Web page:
Featured Research

from universities, journals, and other organizations

Study links heavy texting, sleep problems in college freshmen

Date:
September 26, 2013
Source:
Washington and Lee University
Summary:
A new study has found that texting was direct predictor of sleep problems in first-year college students.

Texting is a direct predictor of sleep problems among first-year students in a study that examined links among interpersonal stress, text-messaging behavior, and three indicators of college students' health: burnout, sleep problems and emotional well-being.
Credit: Monkey Business / Fotolia

Sleep deprivation has long been considered a significant problem for college freshmen during their transition to campus life. Now, a new study by a Washington and Lee University psychology professor identifies another culprit when it comes to students and sleep problems: texting.

In an article in the latest edition of Psychology of Popular Media Culture, Karla Murdock reported that texting was a direct predictor of sleep problems among first-year students in a study that examined links among interpersonal stress, text-messaging behavior, and three indicators of college students' health: burnout, sleep problems and emotional well-being.

Although the results of the study showed that the impact of texting on students' psychological well-being depended on the level of interpersonal stress they were already facing, more texting was associated with poorer sleep regardless of their previous level of stress.

The students in the study, all in their first year, answered questions that measured academic and social burnout, emotional well-being and sleep problems. Murdock also asked them to estimate how many text messages they send and receive on an average day.

The study's findings on sleep were especially significant given the well-documented compromises in sleep that students experience throughout college, but especially in the first year. Several recent studies have shown that 70 percent of college students receive less than the eight recommended hours of sleep. A 2007 survey by the American College Health Association concluded that 40 percent of students feel rested only two days a week.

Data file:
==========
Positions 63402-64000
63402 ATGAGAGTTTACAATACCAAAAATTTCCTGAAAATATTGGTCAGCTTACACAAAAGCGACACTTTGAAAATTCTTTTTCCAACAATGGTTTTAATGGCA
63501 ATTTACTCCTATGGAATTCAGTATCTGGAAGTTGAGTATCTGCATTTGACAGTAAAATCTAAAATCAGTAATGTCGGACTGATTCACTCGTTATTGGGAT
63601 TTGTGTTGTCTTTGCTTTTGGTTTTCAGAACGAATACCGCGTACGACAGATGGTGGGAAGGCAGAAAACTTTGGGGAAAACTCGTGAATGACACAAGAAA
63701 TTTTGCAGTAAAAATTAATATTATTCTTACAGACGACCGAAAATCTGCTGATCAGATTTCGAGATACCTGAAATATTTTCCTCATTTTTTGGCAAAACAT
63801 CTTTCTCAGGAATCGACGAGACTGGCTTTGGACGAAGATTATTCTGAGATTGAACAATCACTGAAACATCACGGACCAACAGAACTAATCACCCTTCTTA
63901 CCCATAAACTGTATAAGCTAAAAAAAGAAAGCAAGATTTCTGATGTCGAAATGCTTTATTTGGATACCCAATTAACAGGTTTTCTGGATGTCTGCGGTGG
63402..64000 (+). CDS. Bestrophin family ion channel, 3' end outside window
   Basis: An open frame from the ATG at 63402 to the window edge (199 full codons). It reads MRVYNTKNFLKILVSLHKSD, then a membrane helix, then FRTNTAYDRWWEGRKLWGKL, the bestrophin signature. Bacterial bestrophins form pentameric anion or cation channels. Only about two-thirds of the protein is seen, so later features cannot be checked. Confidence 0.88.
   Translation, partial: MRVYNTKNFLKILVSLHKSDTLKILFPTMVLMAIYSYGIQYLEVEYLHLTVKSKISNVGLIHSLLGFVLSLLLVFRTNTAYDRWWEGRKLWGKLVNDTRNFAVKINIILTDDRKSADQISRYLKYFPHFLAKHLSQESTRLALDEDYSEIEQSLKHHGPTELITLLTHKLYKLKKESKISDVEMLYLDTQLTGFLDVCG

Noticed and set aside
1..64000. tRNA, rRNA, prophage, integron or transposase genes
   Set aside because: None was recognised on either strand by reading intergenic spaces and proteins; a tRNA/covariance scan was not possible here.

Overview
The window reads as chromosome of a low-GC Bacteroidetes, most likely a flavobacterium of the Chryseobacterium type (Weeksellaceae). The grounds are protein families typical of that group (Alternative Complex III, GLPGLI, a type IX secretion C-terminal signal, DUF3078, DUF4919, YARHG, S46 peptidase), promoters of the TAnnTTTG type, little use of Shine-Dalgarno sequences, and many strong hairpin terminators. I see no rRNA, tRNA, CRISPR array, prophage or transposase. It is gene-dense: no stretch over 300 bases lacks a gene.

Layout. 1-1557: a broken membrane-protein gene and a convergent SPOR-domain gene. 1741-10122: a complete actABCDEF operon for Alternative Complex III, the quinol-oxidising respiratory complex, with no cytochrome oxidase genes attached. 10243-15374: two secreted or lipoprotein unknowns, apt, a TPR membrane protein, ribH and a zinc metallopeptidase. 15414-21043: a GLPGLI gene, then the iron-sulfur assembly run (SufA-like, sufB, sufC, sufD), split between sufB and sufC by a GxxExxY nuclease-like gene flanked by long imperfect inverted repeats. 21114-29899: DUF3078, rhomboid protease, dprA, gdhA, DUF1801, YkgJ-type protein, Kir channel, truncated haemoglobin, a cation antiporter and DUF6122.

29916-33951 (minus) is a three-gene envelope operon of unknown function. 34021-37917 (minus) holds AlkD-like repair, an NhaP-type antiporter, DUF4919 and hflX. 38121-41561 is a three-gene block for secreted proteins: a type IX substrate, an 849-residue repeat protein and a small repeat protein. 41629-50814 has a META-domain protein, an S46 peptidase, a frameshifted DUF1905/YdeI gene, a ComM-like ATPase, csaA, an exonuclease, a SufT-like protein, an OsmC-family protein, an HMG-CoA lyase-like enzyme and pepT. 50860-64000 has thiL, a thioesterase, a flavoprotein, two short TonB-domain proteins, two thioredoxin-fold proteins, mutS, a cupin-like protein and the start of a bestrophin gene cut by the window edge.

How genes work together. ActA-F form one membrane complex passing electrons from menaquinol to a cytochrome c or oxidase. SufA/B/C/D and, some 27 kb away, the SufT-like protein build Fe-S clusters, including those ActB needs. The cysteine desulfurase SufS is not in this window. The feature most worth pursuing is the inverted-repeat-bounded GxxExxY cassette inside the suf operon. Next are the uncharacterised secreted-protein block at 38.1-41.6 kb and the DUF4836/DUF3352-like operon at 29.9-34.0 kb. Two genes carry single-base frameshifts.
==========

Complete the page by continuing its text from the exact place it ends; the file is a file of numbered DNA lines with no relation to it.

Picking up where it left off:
To assess students' sleep quality, Murdock used the Pittsburgh Sleep Quality Index with minor modifications to fit the college sample. This is a widely-used instrument that measures multiple aspects of sleep quality such as sleep duration, the amount of time it takes to fall asleep, the amount of time actually spent sleeping while in bed, nighttime disturbances, and daytime sleepiness.

The key finding was that a higher number of daily texts was associated with more sleep problems. Murdock notes that this finding reinforces previous evidence pointing to a direct association between cell-phone use and poor sleep in adolescents and emerging adults.

Among the potential causes for this connection are two tendencies: students' feeling pressured to respond immediately to texts, no matter what time of day or night, and students' sleeping with the phone nearby, thus being awakened by the alerts from incoming texts.

Meantime, the study found that frequent text messaging was also associated with greater psychological vulnerability to interpersonal stress.

Murdock writes: "These correlational findings provide an initial indication that heavy text messaging could be problematic during times of stress. Although speculative, it could be argued that text messaging is a uniquely unsuitable mode of communication for coping with interpersonal stress in close relationships."

For instance, Murdock suggested, the abbreviated language that is common in texting -- so-called "textese" -- lacks the ability to provide the kind of nuance that is important in discussing sensitive issues. In addition, texting fails to offer critical non-verbal cues that would be part of a face-to-face conversation.